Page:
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C/C++

Transactional Programming


Lists

atomic::list is implemented as a doubly linked list of nodes, just like std::list would be implemented. When an item is inserted into the list, the node containing the item is logged on the transaction stack. When an item is deleted, it is removed from the data structure and stored on the transaction stack. To roll back a delete, the left and right pointers point to live nodes, giving the correct place in the list to insert the node.

There is no possibility of an exception being thrown because roll back only requires pointer manipulation, not any memory allocation. To roll back an insertion, the list node is removed and deleted (which will not throw). Figure 1 shows how list operations can be rolled back.

Figure 1: Operations on atomic::list<int>: (a) Initial list; (b) list after push_front(4); (c) list after pop_back(); (d) list after rolling back step (c); (e) the list after rolling back step (b).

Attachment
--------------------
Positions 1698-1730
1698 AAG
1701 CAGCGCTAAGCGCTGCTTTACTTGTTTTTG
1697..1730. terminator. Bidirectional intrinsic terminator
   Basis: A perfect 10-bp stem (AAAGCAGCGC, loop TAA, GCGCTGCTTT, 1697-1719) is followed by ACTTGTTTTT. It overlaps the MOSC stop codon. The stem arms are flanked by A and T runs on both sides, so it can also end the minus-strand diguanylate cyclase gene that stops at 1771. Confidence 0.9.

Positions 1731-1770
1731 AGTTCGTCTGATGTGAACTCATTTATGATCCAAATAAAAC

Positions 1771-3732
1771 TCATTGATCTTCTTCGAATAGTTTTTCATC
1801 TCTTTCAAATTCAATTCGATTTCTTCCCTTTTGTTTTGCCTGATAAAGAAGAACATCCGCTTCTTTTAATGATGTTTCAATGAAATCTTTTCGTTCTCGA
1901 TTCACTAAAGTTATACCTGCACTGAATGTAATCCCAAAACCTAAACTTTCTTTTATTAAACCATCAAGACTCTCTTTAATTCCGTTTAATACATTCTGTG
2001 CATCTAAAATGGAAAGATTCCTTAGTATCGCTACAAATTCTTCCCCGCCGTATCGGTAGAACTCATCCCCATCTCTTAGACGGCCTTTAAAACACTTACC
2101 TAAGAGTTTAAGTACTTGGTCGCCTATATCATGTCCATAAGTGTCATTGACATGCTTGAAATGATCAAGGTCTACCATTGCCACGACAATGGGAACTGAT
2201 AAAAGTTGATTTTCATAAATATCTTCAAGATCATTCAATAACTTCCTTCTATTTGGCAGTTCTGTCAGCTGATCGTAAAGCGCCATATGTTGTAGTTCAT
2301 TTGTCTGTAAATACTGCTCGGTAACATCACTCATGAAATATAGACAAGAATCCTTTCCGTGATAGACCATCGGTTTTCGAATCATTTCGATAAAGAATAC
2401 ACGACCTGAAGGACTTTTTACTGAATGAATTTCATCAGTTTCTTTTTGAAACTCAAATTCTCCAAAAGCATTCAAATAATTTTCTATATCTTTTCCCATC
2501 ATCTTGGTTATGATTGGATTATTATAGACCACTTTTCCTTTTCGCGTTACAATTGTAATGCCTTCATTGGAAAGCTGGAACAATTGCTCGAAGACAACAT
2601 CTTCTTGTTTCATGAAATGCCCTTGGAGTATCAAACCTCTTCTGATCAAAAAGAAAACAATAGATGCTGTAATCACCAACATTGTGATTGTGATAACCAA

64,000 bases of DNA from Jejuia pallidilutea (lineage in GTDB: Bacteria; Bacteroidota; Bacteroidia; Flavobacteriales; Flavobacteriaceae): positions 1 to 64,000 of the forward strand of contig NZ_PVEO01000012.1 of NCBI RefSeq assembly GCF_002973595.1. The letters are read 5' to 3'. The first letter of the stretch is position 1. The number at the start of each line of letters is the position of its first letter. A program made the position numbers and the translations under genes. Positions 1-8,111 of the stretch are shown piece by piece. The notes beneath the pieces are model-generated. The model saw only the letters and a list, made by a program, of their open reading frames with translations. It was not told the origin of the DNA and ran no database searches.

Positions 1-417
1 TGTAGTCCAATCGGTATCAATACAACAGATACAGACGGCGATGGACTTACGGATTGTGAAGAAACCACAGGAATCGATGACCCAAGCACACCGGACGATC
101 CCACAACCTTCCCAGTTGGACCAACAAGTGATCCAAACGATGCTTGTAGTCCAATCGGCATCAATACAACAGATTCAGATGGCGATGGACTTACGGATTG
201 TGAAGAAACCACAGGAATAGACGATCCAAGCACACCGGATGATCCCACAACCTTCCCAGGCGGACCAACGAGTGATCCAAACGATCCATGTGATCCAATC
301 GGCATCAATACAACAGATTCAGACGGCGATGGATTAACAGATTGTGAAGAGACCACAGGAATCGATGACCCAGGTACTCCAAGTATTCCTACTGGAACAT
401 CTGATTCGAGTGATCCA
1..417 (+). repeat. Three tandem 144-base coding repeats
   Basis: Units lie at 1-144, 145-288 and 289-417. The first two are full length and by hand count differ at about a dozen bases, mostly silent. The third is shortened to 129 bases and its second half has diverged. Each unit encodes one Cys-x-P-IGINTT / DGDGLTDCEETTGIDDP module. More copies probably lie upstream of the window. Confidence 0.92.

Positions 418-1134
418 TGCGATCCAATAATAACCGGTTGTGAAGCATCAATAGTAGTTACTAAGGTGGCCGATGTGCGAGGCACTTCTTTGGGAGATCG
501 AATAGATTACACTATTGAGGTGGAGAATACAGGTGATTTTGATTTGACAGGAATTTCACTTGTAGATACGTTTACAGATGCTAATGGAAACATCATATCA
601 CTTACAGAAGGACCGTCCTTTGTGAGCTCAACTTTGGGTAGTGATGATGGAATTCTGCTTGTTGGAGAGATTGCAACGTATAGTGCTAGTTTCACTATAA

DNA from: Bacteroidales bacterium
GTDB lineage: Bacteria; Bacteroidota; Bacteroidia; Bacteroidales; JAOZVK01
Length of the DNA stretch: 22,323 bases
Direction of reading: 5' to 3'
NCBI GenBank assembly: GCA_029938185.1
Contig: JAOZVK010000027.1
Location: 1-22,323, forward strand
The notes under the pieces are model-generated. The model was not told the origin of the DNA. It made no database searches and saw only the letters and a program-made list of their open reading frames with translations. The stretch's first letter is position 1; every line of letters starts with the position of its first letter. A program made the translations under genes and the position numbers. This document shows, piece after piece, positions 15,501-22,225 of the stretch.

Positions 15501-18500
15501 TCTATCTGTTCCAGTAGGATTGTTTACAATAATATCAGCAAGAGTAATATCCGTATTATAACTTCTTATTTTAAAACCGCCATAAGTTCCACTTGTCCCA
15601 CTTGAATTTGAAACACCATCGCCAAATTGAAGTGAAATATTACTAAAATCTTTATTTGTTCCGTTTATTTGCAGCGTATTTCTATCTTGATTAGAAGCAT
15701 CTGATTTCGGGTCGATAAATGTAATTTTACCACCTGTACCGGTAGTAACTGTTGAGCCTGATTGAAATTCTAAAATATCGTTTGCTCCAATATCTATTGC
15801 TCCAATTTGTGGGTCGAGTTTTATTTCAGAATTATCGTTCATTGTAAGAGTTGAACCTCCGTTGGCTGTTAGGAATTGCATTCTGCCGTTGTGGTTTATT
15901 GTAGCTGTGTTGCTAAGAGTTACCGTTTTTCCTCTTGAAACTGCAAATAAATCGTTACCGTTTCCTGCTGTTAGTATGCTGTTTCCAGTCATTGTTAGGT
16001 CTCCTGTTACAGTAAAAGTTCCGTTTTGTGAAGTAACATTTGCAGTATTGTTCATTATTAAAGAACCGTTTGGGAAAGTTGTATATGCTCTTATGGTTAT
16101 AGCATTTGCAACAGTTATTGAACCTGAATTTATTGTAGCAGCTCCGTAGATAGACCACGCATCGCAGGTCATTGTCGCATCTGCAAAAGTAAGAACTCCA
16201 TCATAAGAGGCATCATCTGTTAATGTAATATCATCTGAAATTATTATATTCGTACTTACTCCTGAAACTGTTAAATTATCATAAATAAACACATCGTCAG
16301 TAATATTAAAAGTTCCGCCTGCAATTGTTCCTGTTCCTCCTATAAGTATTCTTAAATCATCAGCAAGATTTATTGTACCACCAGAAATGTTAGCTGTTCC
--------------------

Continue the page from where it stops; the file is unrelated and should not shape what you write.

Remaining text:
Trees

The tree-based containers (atomic::map and the like) are based upon an implementation of red-black trees (a standard technique for balancing trees). When an item is inserted into the data structure, it is logged on the transaction stack. When an item is deleted, it is removed from the data structure and stored on the transaction stack.

Rolling back a deletion is tricky because the object must be inserted in the correct position in the tree. You cannot simply call insert() to insert the node back into the data structure because the comparators might throw, and the nodes might end up in a different order than the original. So the deleted node stores the next node in the data structure. When the deletion is rolled back, the node is reinserted immediately before the next node in the data structure. There are a few cases to consider, but the procedure can be performed reliably. Figure 2 shows how tree operations are rolled back (ignoring tree balancing).

Figure 2: Operations on atomic::set<int>: (a) Initial tree; (b) tree after insert(6); (c) Tree after erase(5); (d) tree after rolling back step (c); this is equivalent to tree (b); (e) tree after rolling back step (b).

With red-back trees, the tree-balancing algorithms must be called after an insertion or a deletion, but these only perform pointer manipulation and will not throw exceptions.


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